Rarely a day goes by without an investor or member of the media mentioning negative gearing. But what does it mean exactly?
It’s always important to seek professional advice as regulations and legislations change regularly.
Negative gearing is when you borrow money to invest into an asset (usually a property) and the income you make from that investment, i.e. the rent, is less than your expenses, meaning that you’re making a loss.
People, of course, invest in properties to make money, and so making a loss is never ideal. But Australian law also allows investors to deduct any losses they make on an investment property from their taxable income, which makes it far easier for people to invest in the property market. This is the principal benefit of negative gearing – and one that often leads to an increase in rental housing supply.
A lot of investors who buy properties to rent out to tenants don’t expect to make money on the rent. Instead, they buy properties with the intention of cashing in on a property’s long-term capital growth. Which is to say, they buy a property in the hope that its value will eventually increase to a point whereby a healthy profit can be made from its sale.
And so, the aim of the game for many investors is to limit their losses until the time comes for them to sell – and negative gearing is a good way to do that.
Essentially, negative gearing works if the money an investor makes from a property’s capital growth is greater than the loss they make from the rental shortfall.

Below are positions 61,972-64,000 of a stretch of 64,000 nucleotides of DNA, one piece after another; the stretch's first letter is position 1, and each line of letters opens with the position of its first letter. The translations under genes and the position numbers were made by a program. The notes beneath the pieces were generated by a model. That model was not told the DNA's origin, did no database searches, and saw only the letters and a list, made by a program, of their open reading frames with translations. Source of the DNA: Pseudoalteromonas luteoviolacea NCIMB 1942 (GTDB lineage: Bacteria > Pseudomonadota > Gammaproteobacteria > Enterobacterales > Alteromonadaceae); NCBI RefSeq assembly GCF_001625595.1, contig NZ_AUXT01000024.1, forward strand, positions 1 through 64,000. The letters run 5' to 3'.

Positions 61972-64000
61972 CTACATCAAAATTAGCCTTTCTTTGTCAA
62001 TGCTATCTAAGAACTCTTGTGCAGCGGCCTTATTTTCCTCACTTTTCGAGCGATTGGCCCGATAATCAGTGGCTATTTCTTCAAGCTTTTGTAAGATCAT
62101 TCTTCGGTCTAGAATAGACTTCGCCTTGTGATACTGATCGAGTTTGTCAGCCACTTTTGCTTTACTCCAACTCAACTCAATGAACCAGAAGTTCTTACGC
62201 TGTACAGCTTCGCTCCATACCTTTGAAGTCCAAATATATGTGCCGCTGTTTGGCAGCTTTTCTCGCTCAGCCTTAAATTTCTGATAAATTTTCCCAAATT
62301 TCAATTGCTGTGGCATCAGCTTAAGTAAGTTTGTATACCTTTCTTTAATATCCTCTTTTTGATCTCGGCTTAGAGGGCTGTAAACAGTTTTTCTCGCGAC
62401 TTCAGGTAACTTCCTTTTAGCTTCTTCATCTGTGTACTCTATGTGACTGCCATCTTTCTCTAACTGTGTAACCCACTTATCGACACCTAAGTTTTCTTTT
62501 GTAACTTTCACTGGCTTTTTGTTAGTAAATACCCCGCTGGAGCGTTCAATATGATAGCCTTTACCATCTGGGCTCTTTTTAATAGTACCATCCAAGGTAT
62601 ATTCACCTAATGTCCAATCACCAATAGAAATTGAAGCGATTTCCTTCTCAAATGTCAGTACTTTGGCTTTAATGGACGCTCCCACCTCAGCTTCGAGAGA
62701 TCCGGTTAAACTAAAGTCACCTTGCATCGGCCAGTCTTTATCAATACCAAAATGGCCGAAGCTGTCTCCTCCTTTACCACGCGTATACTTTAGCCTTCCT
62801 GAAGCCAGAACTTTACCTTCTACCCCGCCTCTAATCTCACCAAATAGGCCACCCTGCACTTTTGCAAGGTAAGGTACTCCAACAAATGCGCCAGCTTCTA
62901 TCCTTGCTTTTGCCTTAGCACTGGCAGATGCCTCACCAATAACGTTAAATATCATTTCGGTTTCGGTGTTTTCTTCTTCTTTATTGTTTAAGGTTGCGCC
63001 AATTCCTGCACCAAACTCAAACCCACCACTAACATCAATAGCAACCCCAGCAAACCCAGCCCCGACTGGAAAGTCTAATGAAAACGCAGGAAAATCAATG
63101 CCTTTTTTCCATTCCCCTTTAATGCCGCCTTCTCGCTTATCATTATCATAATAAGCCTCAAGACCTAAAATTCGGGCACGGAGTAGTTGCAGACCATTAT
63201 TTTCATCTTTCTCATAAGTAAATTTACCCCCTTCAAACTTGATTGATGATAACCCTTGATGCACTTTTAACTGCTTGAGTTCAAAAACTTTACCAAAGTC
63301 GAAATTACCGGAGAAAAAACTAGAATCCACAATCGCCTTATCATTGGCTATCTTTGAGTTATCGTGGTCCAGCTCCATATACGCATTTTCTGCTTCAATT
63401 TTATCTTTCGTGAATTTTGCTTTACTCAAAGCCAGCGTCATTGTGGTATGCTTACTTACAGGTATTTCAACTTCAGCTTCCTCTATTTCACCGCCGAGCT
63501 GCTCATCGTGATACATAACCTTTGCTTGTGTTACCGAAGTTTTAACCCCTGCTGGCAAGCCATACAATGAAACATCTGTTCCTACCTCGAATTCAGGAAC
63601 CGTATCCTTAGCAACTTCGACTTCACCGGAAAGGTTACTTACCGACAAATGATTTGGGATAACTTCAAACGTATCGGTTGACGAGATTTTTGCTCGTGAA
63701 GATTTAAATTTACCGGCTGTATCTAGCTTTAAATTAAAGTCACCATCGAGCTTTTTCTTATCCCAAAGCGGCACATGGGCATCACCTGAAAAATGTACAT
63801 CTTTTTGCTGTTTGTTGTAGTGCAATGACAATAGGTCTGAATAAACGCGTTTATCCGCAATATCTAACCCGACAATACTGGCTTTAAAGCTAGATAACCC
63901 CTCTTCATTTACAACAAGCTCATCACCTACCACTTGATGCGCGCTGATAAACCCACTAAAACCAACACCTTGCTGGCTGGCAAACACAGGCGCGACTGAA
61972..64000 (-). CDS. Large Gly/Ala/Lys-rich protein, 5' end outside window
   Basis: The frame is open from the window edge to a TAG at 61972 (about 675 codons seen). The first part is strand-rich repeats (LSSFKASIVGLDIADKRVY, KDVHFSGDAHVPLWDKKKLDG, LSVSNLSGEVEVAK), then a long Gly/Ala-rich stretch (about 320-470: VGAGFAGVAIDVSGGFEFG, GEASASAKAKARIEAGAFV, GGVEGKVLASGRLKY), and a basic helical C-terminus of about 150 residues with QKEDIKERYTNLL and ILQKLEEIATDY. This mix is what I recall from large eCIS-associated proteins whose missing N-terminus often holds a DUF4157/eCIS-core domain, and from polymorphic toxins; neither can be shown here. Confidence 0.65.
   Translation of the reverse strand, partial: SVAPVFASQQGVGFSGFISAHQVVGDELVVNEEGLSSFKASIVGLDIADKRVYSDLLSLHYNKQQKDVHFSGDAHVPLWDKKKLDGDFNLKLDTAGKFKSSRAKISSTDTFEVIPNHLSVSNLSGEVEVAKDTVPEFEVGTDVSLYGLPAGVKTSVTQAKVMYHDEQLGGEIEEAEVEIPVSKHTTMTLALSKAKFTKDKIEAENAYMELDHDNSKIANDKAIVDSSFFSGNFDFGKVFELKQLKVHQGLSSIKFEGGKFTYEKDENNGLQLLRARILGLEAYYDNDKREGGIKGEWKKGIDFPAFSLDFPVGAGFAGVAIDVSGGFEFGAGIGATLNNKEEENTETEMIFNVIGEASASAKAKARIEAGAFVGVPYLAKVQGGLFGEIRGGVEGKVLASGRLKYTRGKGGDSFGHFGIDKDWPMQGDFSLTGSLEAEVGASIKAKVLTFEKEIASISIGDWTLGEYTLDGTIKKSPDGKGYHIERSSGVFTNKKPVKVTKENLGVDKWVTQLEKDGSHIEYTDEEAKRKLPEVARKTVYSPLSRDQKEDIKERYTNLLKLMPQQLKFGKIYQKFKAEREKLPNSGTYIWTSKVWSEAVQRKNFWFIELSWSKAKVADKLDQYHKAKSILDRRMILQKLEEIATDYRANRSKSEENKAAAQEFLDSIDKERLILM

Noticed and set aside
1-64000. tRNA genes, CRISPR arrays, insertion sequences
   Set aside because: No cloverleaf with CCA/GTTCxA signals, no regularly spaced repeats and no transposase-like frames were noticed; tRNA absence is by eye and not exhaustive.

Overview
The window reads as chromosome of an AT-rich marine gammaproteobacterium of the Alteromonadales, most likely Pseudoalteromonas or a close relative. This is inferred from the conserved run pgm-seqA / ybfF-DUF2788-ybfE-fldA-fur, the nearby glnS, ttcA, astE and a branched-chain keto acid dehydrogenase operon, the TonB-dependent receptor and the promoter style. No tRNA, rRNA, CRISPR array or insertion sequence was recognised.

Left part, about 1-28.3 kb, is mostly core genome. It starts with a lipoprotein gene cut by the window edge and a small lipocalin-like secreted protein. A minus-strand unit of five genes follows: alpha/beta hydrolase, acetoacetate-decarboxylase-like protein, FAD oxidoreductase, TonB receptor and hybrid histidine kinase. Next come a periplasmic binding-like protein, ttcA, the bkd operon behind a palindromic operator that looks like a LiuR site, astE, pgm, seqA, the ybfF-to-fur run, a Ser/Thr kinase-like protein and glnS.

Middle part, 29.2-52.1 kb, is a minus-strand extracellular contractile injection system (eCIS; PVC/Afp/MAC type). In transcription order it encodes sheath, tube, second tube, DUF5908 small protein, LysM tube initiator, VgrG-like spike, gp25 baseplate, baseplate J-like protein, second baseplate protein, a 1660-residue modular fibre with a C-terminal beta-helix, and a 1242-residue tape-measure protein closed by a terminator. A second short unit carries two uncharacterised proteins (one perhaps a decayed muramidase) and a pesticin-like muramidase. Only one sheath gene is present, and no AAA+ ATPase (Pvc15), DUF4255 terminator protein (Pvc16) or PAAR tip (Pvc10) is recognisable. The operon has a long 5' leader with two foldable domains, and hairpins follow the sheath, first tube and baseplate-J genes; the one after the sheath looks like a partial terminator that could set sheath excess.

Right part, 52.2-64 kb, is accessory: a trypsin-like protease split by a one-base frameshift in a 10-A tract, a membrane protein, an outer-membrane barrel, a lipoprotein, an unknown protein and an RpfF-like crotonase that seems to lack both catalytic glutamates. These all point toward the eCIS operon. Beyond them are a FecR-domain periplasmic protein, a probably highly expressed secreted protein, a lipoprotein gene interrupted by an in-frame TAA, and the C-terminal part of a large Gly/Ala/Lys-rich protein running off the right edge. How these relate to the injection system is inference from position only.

An example would be:
An investor buys a property for $440,000 and takes out a $400,000 loan at an interest rate of 7 per cent. The annual interest payable on the loan is $28,000.
The investor charges $430 per week in rent, which adds up to an annual rental income of $22,360.
Based on the figures above, the investor is paying $28,000 in interest but only earning $22,360 in rent, which means they have a rental shortfall of $5,640 per year.
This means that they are making a loss and their property is “negatively geared”. According to Australian law, the investor can offset this amount against their taxable income, which means their taxable income would be reduced by $5,640. As a result, they would pay less tax.
A year later, the property’s value goes up by 10 per cent. The property is now worth $484,000.
And so, at the end of one year, the investor has paid out $5,640 in interest, but seen their property’s value increase by $44,000. This means that, even though the investor paid more on interest than they received in rent, they are theoretically $38,360 richer than they were 12 months ago, as the total value of their assets has increased.
Before deciding on which gearing strategy works best for you, we’d recommend speaking to a financial adviser, so that you better understand the potential pitfalls and rewards.